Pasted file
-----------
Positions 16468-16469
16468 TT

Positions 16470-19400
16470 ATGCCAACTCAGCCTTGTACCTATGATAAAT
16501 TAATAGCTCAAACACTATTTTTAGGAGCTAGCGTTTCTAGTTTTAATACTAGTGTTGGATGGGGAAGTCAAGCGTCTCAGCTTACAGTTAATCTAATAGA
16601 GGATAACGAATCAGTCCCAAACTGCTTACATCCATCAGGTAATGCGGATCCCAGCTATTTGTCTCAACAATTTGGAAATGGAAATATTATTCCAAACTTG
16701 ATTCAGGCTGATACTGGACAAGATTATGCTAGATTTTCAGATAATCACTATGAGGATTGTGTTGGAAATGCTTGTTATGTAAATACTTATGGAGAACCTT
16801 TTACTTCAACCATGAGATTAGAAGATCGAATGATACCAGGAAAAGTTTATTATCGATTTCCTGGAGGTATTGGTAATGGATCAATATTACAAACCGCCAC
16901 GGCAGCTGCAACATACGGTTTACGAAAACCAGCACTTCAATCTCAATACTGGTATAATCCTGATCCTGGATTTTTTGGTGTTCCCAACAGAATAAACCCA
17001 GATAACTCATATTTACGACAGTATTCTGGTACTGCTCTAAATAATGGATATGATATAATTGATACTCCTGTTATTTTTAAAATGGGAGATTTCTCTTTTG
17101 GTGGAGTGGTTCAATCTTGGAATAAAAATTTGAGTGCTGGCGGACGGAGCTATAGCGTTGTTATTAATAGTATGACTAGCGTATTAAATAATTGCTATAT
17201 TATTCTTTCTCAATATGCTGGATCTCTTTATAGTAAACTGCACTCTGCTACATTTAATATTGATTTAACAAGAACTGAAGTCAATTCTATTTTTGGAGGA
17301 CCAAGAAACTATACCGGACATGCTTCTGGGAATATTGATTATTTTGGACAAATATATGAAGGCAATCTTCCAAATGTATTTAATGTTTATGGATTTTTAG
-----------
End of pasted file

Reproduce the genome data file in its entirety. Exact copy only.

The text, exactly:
Positions 16468-16469
16468 TT

Positions 16470-19400
16470 ATGCCAACTCAGCCTTGTACCTATGATAAAT
16501 TAATAGCTCAAACACTATTTTTAGGAGCTAGCGTTTCTAGTTTTAATACTAGTGTTGGATGGGGAAGTCAAGCGTCTCAGCTTACAGTTAATCTAATAGA
16601 GGATAACGAATCAGTCCCAAACTGCTTACATCCATCAGGTAATGCGGATCCCAGCTATTTGTCTCAACAATTTGGAAATGGAAATATTATTCCAAACTTG
16701 ATTCAGGCTGATACTGGACAAGATTATGCTAGATTTTCAGATAATCACTATGAGGATTGTGTTGGAAATGCTTGTTATGTAAATACTTATGGAGAACCTT
16801 TTACTTCAACCATGAGATTAGAAGATCGAATGATACCAGGAAAAGTTTATTATCGATTTCCTGGAGGTATTGGTAATGGATCAATATTACAAACCGCCAC
16901 GGCAGCTGCAACATACGGTTTACGAAAACCAGCACTTCAATCTCAATACTGGTATAATCCTGATCCTGGATTTTTTGGTGTTCCCAACAGAATAAACCCA
17001 GATAACTCATATTTACGACAGTATTCTGGTACTGCTCTAAATAATGGATATGATATAATTGATACTCCTGTTATTTTTAAAATGGGAGATTTCTCTTTTG
17101 GTGGAGTGGTTCAATCTTGGAATAAAAATTTGAGTGCTGGCGGACGGAGCTATAGCGTTGTTATTAATAGTATGACTAGCGTATTAAATAATTGCTATAT
17201 TATTCTTTCTCAATATGCTGGATCTCTTTATAGTAAACTGCACTCTGCTACATTTAATATTGATTTAACAAGAACTGAAGTCAATTCTATTTTTGGAGGA
17301 CCAAGAAACTATACCGGACATGCTTCTGGGAATATTGATTATTTTGGACAAATATATGAAGGCAATCTTCCAAATGTATTTAATGTTTATGGATTTTTAG